Take the 2-minute tour ×
Stack Overflow is a question and answer site for professional and enthusiast programmers. It's 100% free, no registration required.

I read some var from my HTML-Page using GWT Dictionary. The var looks like this:

var test = {
    "a" : "123",
    "b" : "jg34l",
    ...
}

Now I get via AJAX-Call new content for my JS var. At the moment I overwrite it like this:

public native void set(String key, String value) /*-{
    $wnd["test"][key] = value;
}-*/;

public void onResponseReceived(Request request, Response response) {
    JSONObject obj = (JSONObject) JSONParser.parseLenient(response.getText());

    for (String key : obj.keySet()) {
        JSONString val = (JSONString) obj.get(key);
        set(key, val.stringValue());
    }
}

As you can see I get a JSON-String. Parse it. Cast it to JSONObject. Take every key-value-pair and use the JSNI-method to set the pairs.

There must be an easier way to do this?! I want simply to say: $wnd["test"] = myJsonObject

Please help me, 'cause it is performance-critical step (up to 1000 key-value-pairs).

share|improve this question

2 Answers 2

up vote 1 down vote accepted

You can try using JSO (should be also much faster than JSONObject)
Something like this:

public native void set(JavaScriptObject data) /*-{
   $wnd['test'] = data;
}-*/;

public void onResponseReceived(Request request, Response response) {
    JavascriptObject data = JsonUtils.safeEval(response.getText()).case();
    set(data);
}

I haven't tried myself, so I can't say 100% if it would work.

Update:
Instead of a Dictionary you can directly return a JavaScriptObject that supports hash like access:

public class MyDictionary extends JavaScriptObject {

    public native String get(String name) /*-{
        return this[name];
    }-*/;
}

public native MyDictionary getData() /*-{
   return $wnd['test'];
}-*/
share|improve this answer
    
Yeah this works, thank you. But it has problems with GWT Dictionary :( Dictionary doesn't recognize, that there are new values. With my approach from above it works. I think I have to somehow "reload" the Dictionary. –  Benjamin M Jul 9 '12 at 18:45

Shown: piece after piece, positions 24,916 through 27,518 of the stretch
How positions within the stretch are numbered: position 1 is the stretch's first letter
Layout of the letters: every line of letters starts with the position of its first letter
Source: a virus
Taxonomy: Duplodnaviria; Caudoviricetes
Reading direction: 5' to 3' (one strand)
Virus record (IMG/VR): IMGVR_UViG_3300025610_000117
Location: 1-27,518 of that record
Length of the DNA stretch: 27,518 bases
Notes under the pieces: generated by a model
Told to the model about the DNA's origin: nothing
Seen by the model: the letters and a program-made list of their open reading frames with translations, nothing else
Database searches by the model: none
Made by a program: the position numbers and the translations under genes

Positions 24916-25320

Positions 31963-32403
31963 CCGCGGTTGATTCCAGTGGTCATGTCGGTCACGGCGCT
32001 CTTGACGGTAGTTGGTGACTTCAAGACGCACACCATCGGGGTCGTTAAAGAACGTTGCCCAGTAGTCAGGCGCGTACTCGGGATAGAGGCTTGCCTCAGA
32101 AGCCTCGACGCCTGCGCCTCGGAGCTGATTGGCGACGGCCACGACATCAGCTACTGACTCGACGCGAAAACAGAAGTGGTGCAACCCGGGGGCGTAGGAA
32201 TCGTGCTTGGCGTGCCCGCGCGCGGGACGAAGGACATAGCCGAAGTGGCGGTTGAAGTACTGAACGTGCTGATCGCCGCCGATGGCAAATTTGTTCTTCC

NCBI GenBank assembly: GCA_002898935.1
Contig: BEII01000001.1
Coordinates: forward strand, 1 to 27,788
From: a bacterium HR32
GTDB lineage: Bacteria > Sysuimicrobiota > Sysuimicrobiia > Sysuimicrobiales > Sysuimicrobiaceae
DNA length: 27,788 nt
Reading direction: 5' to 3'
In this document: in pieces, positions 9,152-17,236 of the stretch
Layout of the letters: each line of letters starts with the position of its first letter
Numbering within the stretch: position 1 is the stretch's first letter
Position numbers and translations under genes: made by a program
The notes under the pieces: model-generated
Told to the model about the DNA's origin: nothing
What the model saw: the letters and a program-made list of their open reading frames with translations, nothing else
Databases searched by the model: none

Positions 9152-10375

what do you mean with "Dictionary doesn't recognize that there are new values"? Btw. you can use also JSO with Dictionaries. –  Ümit Jul 9 '12 at 22:01
    
Problem is: For example the following is in my HTML file: var test = {...}. Then I use Dictionary dict = Dictionary.getDictionary("test") to get the contents of test. Then try to replace the contents of test using $wnd['test'] = jso; with JavaScriptObject jso. NOW: dict.get("key") returns the old value, BUT: alert($wnd['test']['key']) returns the new value. If I replace the contents of test using my approach from my post above it all works as expected. See my post below for the solution (It's simple: Don't overwrite $wnd['test'], but instead create a new var and use it.) –  Benjamin M Jul 10 '12 at 2:50
    
You said: "Btw. you can use also JSO with Dictionaries.". Do you mean it's possible to to say something like Dictionary dict = Dictionary.getDictionary(JavaScriptObject jso)? Do you have an example? –  Benjamin M Jul 10 '12 at 2:53
    
I guess when you call Dictionary dict = Dictionary.getDictionary("test") it will create a copy and thus if you update the javascript value in the host page via the native final method, the dict instance still holds the old information. Instead of a Dictionary you can create a custom JavascriptObject that supports a Hash like access. (see my updated answer for details). –  Ümit Jul 10 '12 at 12:55

Here's my version for GWT Dictionary (true dynamic language switch):

public native void setTranslation(String locale, JavaScriptObject translationData) /*-{
    $wnd[locale] = translationData;
}-*/

@Inject
TranslationProvider translationProvider;

public void onResponseReceived(Request request, Response response) {
    String newLocale = "en";
    JavaScriptObject translationData = JsonUtils.unsafeEval(response);
    setTranslation(newLocale, translationData);
    translationProvider.setLocale(newLocale);
    LocaleChangeEvent.fire(eventBus);
}

Every Widget that displays translatable text registers to LocaleChangeEvent and implements LocaleChangeEventHandler:

public interface LocaleChangeEventHandler extends EventHandler {
    void onLocaleChange(LocaleChangeEvent event);
}

In the onLocaleChange method it simply calls the get(...) method from the TranslationProvider class to receive its String:

public class LocaleAwareLabel extends Label implements LocaleChangeEventHandler {
    TranslationProvider translationProvider;

    @Inject
    public LocaleAwareLabel(TranslationProvider translationProvider, EventBus eventBus) {
        this.translationProvider = translationProvider;
        eventBus.addHandler(LocaleChangeEvent.TYPE, this);
        get();
    }

    public void get() {
        this.setText(translationProvider.get("myDictionaryKey"));
    }

    @Override
    public void onLocaleChange(LocaleChangeEvent event) {
        get();
    }
}

And here the TranslationProvider class:

@Singleton
public class TranslationProvider {
    Dictionary dictionary;

    public void setActiveLocale(String locale) {
        dictionary = Dictionary.getDictionary(locale);
    }

    public String get(String key) {
        dictionary.get(key);
    }
}

That's it!

share|improve this answer

Your Answer

 
discard

By posting your answer, you agree to the privacy policy and terms of service.

Not the answer you're looking for? Browse other questions tagged or ask your own question.